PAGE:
Charles Morris, 77, can remember as a young boy picking berries before dawn in the deep woods off Sliding Hill Road in the rural, historic Black community of Brown Grove in Hanover County, VA.

He can remember his father honking the horn for him to hurry. And he can remember heading back to the car and running across graves.

“I saw the cemetery that’s closer to the corner of Sliding Hill Road and Ashcake Road,” Morris recalled. “And further back up toward the middle there were other graves, individual graves.”

Charles Morris in Brown Grove, VA

Charles Morris, who grew up in Brown Grove, VA, is among those opposing a Wegmans distribution complex that may be built there. 

Today, Morris couldn’t tell you exactly where those graves are, but they’re a growing point of contention — one of many — over plans to put a 1.7-million-square-foot regional food distribution complex on 217 acres in those same woods.

The project represents a $175 million investment by Wegmans Food Markets Inc., a supermarket chain with 101 locations from Massachusetts to North Carolina.

Few dispute that the distribution center will be an economic boon. Gov. Ralph Northam called it a “significant win” for the state, generating tax revenue and creating 700 full-time “well-paid” jobs.

Wegmans President and CEO Colleen Wegman said it will enable the company to “deliver products to our southernmost stores with increased speed and freshness, and will help support our growth well into the future.”

But criticism is mounting. Residents worry about the loss of wetlands on the site, as well as the method used to map them. The Army Corps of Engineers, which must permit construction on wetlands, has received 169 public comments on the project — 167 opposed.

Residents are also concerned about fumes, noise and residential roads ill-equipped to handle the 3,165 additional vehicles — including 860 tractor-trailers — projected to be rumbling through every day at all hours.

And they question the fate of graves and historic sites, including the sparse remains of what’s believed to be the first segregated black schoolhouse in the county and the footprint of a building that might be a tavern with connections to Patrick Henry.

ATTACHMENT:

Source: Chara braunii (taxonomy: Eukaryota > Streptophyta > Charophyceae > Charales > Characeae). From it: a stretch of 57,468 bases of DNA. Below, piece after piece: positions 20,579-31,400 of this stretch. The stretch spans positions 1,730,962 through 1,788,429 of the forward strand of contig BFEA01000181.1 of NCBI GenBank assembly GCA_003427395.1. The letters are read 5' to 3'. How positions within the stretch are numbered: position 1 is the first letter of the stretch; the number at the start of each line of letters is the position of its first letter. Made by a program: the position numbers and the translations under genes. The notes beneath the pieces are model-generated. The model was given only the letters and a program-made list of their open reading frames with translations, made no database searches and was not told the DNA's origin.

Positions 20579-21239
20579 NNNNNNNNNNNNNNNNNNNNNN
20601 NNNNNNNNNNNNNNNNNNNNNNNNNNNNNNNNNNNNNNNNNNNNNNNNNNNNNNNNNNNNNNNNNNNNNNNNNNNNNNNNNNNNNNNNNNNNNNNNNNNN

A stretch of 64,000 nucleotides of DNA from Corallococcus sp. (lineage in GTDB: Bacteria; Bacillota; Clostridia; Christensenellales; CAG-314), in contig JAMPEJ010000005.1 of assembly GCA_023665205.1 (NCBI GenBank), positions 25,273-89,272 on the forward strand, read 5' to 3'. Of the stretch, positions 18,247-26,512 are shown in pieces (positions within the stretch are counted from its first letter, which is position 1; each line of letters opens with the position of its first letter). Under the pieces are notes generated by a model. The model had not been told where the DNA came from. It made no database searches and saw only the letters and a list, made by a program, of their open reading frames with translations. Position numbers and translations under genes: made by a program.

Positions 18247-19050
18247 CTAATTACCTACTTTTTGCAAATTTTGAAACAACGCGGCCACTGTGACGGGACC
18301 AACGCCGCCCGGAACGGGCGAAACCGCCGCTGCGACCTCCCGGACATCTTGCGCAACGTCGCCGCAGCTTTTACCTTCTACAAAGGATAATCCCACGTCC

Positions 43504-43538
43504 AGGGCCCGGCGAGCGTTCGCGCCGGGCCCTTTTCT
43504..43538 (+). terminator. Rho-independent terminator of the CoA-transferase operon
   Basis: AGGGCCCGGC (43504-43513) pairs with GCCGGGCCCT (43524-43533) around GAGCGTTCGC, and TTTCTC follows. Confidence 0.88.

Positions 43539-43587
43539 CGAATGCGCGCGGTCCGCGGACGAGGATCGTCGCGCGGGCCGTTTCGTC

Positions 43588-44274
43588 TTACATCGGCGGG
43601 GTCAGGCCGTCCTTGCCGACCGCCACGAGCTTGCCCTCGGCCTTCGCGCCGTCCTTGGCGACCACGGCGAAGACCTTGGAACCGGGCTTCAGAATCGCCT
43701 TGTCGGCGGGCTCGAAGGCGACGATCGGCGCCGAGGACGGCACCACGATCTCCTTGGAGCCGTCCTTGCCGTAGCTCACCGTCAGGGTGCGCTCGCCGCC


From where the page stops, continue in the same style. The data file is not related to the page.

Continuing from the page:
Residents Chris French and Roderick Morgan are helping to spearhead the opposition. French has 22 years of working in the natural resources and restoration field, including the Virginia Department of Environmental Quality, while Morgan is in finance and accounting and lives about 500 feet from the proposed development site.

The two claim the Corps of Engineers used the wrong method to map wetlands at the site, resulting in an undercount, and that stormwater and other environmental impacts aren’t being adequately addressed.

The mapping method, called wetland mosaics, is part of the Corps’ mapping arsenal, but it’s rarely used — and is typically applied to flat locations along coastlines that are difficult to assess.

Members of Protect Hanover

Rod Morgan and Chris French, members of Protect Hanover, stand across from the site of the proposed the Wegmans distribution center in Hanover County, VA. 

The method basically ascribes percentages of wetlands to nonwetlands in a given parcel, rather than declare the parcel to be all one category or the other.

Elaine Holley at the Corps’ Richmond field office said she used it at the Hanover site because it was so difficult to assess.

“The topography was very up and down,” she said. “And very small areas were wet, and then 10 feet over next door were [drier] uplands.”

In 2012 and 2016, the site owner had routine delineations conducted that found no wetlands, Holley said. But hydrology can change over time, and a delineation last year found about 34 wetland acres.

But Holley, said her site visit last fall didn’t confirm that assessment and instead found about 18 wetland acres. After realigning the footprint of the proposed facility to render it the least harmful, she determined that 6.12 acres would be impacted.

French and Morgan contend the mosaic method resulted in a “severe undercounting” and estimate there are 18.5 acres of impacted wetlands.

They also believe using this method at this site sets a dangerous precedent “for minimizing wetlands impacts across the commonwealth,” Morgan said.

French, who has a background in stormwater management, claims the proposed facility, which would sit at the very top of the watershed for Totopotomy Creek, has no proper plan to address runoff.